Latest posts by Wanderer (see all)
- Our 2019 Finances Part 2 - January 13, 2020
- Why You Don’t Trade on the News: A 2019 Recap - December 23, 2019
- How To Travel The World Without Killing Your Spouse – Part 2 - November 4, 2019
In our continuing struggle to get back to a somewhat normal posting schedule, today we decided to do a reader case! It’s been a while, hasn’t it?
A recurring theme we’re getting from customer reviews of our book is that they “wish they knew all this 20 years ago!” To those people, I always respond that it’s never too late to get started, but to their point all this information we present does have the greatest impact on a person’s life if they receive it at the beginning of their working careers. Fortunately, today’s case comes from someone just like that, who’s just heard of FIRE right at the start of their career! Meaning they haven’t had a chance to make any major money mistakes yet, and are wondering what the right thing to do going forward is. So without further ado, let’s dig in!
Hey you two,
I’ve been reading your blog for a while now and just finished listening to your episode on ChooseFi. Very inspiring, especially as someone living in Vancouver, another insane Canadian housing market. Couldn’t agree more with you both about the cult of home ownership.
Anyhow, I thought it might be interesting to write in to you, as of today, we are are (basically) at ground zero of our FI journey. We paid off our $73,000 in student loans in one year last year, and just paid off our car this past weekend, so we officially have no debt!! Here’s a little bit about us:
- We are a small family of 3, our daughter is 5 months old
- We both work in healthcare and our net household income is $115,000.00
- Our monthly spending is about $4000
- I make 5% bi-weekly contributions to a company RPP that they match+0.5% pre-tax. It’s value is about $28,000 and the MER is 2%. I can’t get out of it or manage it myself. It would be converted to a LIRA that I can manage if I left my job.
- My wife has a defined benefit pension plan – which im having trouble figuring out how to incorporate into our calculations. Don’t know the commuted value, etc.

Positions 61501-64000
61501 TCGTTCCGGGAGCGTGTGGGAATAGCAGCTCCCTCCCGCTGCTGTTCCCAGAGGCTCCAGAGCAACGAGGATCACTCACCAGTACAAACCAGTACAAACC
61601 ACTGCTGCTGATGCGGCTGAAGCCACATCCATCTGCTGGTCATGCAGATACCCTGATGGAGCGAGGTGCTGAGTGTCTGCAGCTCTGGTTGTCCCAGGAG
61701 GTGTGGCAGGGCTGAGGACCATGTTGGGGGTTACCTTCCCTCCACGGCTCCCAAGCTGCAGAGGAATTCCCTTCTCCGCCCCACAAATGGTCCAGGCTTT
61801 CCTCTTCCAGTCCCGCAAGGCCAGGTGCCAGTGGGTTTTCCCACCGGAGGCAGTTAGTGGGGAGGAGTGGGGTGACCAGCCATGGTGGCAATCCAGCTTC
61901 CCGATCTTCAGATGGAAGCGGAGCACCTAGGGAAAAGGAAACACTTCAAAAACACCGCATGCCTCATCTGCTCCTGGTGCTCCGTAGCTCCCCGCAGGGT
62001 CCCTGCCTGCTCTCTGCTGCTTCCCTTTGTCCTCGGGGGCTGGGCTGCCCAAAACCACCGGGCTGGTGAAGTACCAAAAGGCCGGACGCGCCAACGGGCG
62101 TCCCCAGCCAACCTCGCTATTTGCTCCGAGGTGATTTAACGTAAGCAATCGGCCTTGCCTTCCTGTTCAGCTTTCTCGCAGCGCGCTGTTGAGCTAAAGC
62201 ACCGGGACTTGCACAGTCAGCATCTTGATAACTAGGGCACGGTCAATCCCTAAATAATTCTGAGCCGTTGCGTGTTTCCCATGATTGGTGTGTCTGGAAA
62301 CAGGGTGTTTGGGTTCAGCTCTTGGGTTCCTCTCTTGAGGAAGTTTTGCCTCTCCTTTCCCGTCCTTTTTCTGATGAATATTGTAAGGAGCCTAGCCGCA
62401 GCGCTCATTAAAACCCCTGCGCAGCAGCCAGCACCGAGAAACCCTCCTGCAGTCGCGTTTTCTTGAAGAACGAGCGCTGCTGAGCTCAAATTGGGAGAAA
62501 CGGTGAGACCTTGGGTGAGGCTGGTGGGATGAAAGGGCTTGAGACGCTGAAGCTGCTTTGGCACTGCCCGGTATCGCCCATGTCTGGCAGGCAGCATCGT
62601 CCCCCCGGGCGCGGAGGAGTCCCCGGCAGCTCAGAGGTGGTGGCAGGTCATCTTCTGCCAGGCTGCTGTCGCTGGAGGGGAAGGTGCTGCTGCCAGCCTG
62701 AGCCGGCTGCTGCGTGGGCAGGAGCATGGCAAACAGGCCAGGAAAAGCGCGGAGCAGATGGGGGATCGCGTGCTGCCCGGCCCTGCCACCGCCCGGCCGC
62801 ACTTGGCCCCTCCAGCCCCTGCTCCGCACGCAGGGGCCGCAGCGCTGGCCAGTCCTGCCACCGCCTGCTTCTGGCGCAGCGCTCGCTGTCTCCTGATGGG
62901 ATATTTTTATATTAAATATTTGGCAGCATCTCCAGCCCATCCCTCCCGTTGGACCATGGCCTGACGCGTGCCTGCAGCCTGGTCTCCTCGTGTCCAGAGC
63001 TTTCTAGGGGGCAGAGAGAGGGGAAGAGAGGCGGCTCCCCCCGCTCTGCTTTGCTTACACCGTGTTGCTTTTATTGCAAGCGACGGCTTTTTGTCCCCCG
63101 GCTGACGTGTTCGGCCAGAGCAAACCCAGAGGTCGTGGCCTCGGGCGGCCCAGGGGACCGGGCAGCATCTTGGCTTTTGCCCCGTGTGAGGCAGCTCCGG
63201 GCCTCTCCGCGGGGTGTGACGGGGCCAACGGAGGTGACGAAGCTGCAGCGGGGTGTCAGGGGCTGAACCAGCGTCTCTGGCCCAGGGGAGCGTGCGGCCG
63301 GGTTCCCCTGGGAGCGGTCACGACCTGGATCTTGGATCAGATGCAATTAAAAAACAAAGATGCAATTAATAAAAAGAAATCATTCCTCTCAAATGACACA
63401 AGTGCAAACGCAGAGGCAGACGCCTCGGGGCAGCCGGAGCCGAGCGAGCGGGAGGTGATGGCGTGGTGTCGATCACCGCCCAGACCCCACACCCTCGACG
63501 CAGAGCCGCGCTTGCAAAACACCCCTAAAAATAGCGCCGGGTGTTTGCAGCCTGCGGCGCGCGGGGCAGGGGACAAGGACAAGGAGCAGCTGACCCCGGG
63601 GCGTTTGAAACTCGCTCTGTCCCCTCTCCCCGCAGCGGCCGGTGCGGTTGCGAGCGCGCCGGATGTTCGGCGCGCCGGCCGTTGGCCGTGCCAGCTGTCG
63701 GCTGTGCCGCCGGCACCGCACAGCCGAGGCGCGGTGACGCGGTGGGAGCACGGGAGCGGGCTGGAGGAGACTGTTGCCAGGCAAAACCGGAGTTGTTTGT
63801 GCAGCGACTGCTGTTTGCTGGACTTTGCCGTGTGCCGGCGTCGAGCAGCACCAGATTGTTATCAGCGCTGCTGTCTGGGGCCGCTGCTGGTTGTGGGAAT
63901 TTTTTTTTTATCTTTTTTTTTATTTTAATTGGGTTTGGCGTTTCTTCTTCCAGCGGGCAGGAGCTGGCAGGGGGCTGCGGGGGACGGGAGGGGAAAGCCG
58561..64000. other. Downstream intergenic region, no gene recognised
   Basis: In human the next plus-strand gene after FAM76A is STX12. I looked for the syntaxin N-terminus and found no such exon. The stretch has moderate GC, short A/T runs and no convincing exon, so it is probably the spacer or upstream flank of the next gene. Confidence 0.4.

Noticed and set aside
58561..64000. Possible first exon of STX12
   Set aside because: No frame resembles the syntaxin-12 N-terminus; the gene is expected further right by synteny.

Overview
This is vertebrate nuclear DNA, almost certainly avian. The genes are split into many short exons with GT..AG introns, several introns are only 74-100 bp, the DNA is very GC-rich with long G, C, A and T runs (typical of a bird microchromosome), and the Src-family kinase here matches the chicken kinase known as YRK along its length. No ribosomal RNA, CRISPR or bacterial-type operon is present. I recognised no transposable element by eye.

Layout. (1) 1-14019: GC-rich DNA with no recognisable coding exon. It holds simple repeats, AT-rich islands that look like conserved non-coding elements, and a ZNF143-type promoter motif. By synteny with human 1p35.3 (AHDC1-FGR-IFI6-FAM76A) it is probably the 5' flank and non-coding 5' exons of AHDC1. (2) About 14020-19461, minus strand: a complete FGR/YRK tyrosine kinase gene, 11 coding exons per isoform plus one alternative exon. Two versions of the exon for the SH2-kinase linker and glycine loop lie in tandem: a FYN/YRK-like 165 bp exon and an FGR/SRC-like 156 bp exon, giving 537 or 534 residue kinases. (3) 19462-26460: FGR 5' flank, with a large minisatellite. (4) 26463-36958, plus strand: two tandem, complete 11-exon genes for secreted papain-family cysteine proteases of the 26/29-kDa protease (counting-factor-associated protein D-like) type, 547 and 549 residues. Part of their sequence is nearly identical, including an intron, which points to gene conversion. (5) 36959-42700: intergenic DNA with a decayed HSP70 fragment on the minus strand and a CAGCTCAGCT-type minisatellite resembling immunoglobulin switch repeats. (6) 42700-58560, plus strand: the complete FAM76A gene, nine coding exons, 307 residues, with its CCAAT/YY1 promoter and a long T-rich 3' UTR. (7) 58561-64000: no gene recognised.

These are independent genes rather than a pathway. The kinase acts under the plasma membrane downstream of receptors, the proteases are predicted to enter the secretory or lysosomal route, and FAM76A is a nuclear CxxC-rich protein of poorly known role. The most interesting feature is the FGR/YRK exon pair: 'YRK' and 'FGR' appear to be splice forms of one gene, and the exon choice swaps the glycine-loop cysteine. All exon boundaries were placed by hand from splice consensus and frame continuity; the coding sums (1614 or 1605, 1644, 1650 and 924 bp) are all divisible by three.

- We own a 2012 Mazda 3 – the value is about $6000 now. No other major assets.
- We each have about ~$35,000 in contribution room in our RRSP and about ~$60,000 in contribution room in our TFSA
- We have $3000 in an RESP for our daughter. 80eq20fi based on a couch potato model.
- Part of my net income is a side hustle, it generates about $20,000/yr
Basically we are starting our FI journey now. We’re a blank slate!! We are looking for the fastest way forward. We are both minimalists and are used to living with a high savings rate. We’re looking for direction on whose’s tax shelters to prioritize (especially considering I have a sole proprietorship), how to factor in a defined benefit pension plan, and any general thoughts on the fastest way forward. We’d like to be retired by 42 (so I can have a year retired with my daughter before she’s a teenager!).
Would love to hear your thoughts! Thank you 🙂
The Budget Beards
So first of all, CONGRATS on paying off that student debt. $73k ain’t nothing to sneeze at, so you should be incredibly proud of that! The fact that you’re both in the medical profession with no student debt should give you a leg up on your journey to FIRE. Unfortunately, you do live in Vancouver, which is a high-cost city, but on the plus side you haven’t blown up your finances by buying an overpriced house, so that’s cause for a considerable amount of optimism.
But you know what they say, feelings are useless (or at least, that’s what FIRECracker says). So to see how you’re doing, it’s time to…MATH SHIT UP!
Time To Math Shit Up!
OK so what are BudgetBeard’s top-line numbers?
|Spending||$4000 per month, $48,000 per year|
|Assets||$28,000 in a RPP (Pension)|
We’re not going to include the RESP since that’s earmarked for their kids’ education rather than their own retirement.
So we have a pretty high earning family, with average to slightly-above-average spending. Not too bad, considering where they live. But on the plus side, all debts have been eliminated which is a huge burden off their monthly spending, so that’s great.
$48,000 of annual spending would suggest an FI target of, as per the 4% rule, $48,000 x 25 = $1,200,000. That’s a pretty hefty lift.
On the other hand, their savings rate is pretty good. If their spending is $48,000, that means they should be able to save $115,000 – $48,000 = $67,000 a year. That’s a savings rate of $67,000 / $115,000 = 58% after-tax! Based on that number alone, we can expect BudgetBeard’s family to be able to hit FI somewhere around the 10-15 year mark. Our reader said they wanted to spend a year retired with his daughter before they become a teenager. Good call. I hear teenagers are the absolute WORST!